Thursday, April 17, 2008

Raise the Barricades!

I entered adolescence at the height of the hysteria about AIDS and other sexually transmitted diseases. People were truly freaked about the AIDS epidemic just because so many people were still misinformed about how it was contracted. On the upside, this was before the bullshit-head-in-the-sand approach to sex education known as "abstinence only" became a regular part of health ed in our school systems.

Health Ed was a decent class my sophomore year. Our teacher was down to earth in that crunchy lesbian way. She had no qualms about bringing in guest speakers that made us uncomfortable, including a date rape survivor. One speaker that still sticks in my mind was a young black man who came in to discuss the different types of birth control and disease-preventative options when it came to sex.

He had a familiar variety of prophylactics including the female condom, diaphragm, spermicide, and the Pill. But then he pulled out a square of latex and started stretching it while asking us if we knew what it was.

"Some of you might recognize this because your dentist may use one when you go in for a check-up. Any ideas? No?" he queried as the latex shrunk and expanded between his hands. "It's a dental dam."

A confused silence fell over the room.

"You use it to cover the vagina when performing oral sex."

The silence gave way to giggles and a low buzz. I stared at the dental dam and could only think of was how it reminded me of the plastic on the back of a piece of Fruit Roll-Up.

The good thing about that class was that the information was still useful a couple years later. That's all you can ask for, right?
Please consider donating to RAINN — Rape, Abuse and Incest National Network as part of the Sexography project. If you donate, please cut and paste this blog’s URL along with "GBBMC:08" into the “donation in honor of” section. By including this blog’s URL in your “in honor of,” RAINN will know its part of the Sexography Project.

About RAINN:
The Rape, Abuse & Incest National Network is the nation's largest anti-sexual assault organization. RAINN operates the National Sexual Assault Hotline with a nationwide partnership of more than 1,100 local rape treatment hotlines, providing victims of sexual assault with free, confidential services around the clock. The hotline helped 137,039 sexual assault victims in 2005 and has helped more than one million since it began in 1994. RAINN’s goal is to expand its hotline services with the National Sexual Assault Online Hotline, which will be the nation's first secure web-based hotline that provides live, secure and completely confidential help to victims 24/7 through an interface as intuitive as instant messaging. RAINN educates more than 120 million Americans each year about sexual assault. RAINN also publicizes the hotline's free, confidential services; educates the public about sexual assault; and leads national efforts to improve services to victims and ensure that rapists are brought to justice. RAINN is the nation's largest anti-sexual assault organization and has been ranked as one of America’s 100 Best Charities by Worth Magazine.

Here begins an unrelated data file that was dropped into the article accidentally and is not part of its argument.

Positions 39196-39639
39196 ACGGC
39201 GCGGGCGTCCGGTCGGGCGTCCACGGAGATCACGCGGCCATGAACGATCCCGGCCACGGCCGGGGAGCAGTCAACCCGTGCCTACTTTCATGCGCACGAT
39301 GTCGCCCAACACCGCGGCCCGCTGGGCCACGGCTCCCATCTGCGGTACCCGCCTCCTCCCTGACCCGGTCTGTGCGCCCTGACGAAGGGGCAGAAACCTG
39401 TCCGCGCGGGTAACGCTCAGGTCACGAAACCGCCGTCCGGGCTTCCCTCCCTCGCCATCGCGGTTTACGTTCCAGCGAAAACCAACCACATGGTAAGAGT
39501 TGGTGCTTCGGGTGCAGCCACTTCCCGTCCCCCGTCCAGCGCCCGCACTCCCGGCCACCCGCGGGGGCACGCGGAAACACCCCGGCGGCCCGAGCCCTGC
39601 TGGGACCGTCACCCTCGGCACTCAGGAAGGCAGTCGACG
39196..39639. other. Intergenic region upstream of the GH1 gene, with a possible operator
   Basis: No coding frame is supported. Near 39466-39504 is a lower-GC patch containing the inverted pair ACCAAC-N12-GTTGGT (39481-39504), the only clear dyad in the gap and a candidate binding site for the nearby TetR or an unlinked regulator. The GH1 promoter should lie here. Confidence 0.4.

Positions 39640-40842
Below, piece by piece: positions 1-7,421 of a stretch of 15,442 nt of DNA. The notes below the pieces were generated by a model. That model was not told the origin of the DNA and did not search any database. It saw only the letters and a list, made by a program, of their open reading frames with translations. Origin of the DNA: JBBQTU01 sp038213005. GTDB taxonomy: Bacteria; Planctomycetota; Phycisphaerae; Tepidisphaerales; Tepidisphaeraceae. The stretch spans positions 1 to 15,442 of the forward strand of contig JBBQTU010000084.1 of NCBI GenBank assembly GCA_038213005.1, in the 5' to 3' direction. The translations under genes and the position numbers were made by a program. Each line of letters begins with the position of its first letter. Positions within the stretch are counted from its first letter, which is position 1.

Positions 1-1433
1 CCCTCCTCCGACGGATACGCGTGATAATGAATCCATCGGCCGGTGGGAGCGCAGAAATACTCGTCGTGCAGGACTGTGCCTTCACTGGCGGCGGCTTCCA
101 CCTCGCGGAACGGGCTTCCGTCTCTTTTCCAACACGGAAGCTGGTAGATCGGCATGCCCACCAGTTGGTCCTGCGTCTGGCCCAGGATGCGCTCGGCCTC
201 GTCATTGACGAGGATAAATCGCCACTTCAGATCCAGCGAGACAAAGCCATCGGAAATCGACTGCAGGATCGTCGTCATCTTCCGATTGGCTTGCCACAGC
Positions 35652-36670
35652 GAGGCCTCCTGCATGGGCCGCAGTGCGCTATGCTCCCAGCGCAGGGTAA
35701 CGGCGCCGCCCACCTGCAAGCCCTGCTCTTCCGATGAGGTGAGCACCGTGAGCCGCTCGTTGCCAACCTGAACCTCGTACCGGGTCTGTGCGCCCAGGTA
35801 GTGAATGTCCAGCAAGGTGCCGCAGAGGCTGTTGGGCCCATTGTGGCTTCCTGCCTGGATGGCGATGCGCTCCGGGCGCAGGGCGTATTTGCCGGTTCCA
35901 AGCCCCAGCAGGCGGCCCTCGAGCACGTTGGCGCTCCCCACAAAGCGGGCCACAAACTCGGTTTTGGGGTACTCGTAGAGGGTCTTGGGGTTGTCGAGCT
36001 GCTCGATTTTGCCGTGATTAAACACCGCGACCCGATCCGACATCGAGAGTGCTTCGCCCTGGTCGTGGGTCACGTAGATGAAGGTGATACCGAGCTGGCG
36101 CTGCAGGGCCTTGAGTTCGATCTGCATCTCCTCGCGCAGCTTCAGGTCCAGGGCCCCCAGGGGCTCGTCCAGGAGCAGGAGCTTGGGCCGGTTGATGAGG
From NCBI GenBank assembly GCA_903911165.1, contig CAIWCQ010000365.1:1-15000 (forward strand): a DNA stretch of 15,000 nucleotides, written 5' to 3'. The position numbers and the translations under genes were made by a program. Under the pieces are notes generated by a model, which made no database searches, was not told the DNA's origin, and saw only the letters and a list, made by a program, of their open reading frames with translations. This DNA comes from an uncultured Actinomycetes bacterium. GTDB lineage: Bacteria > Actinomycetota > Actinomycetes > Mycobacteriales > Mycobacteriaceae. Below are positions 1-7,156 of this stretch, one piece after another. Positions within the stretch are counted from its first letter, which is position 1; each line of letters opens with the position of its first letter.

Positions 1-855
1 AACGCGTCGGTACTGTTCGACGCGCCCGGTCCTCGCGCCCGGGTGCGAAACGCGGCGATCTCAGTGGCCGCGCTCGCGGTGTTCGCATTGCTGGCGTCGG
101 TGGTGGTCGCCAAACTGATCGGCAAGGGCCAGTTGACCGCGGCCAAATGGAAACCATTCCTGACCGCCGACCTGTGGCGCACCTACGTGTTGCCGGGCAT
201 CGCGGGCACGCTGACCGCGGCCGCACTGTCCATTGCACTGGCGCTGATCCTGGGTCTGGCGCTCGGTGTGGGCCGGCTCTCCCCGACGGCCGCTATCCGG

About Sexography:
By turns serious and playful, Sexography maps the coming of age, tragedy and rebirth of one woman's sexual self. From "making out" with imaginary Hollywood stars in her closet (and getting busted) to coming to terms with abuse, assault and rape, from embracing her curiosity enough to become a sex toy tester to accepting and dealing with her tumultuous past, Carly Milne paints a brutally honest - and, at times, amusing - picture of what it's like to learn about and experience sex in every sense of the word. From the earliest experiences in her childhood homes in Edmonton and Calgary, Alberta to present day Los Angeles, Milne guides readers through the sometimes troubled waters of female sexuality with a mixture of candidness and humor. Whether you've been through similar experiences or just know someone who has, Sexography will change your mind about why and how survivors survive.

4 comments:

battlemaiden said...

I have no idea what you meant by that.

Mr. Nighttime said...

Having grown up in the 70's, before the age of AIDS, sex ed was somewhat different, but fundamentally the same. As you point out though, this whole "abstinence only" idea was not on the table. The plain fact was that we all recognized that teenagers were having sex, the teachers knew it, so they tried to pass along as much information as possible. If anything, most of our parents were relived that someone other than themselves were discussing sex with their children, as they were from the era when such things were either not discussed, or done so in whisper. What I learned was from both the classroom and the real world........Although, I'm glad I never needed to use a "dental dam." Kinda takes the fun out of things, though I understand the need for it.

Mr. Nighttime - who was treating AIDS patients when it was known as GRID, and who watched his father die from AIDS. (blood transfusion)

Kevin_H said...

Heh, my sex ed teacher in high school was our high school football teacher. His advice about STDs was 'don't get 'em!'' That's it. A very gruff uptight old man.

Matt can tell you more about him.

skb said...

YAY for health ed! 7th grade health class was the first time I learned what a lesbian was. And did that ever answer a lot of questions! I finally understood why I enjoyed checking out the girls legs and smiles instead of the boys butts. :)

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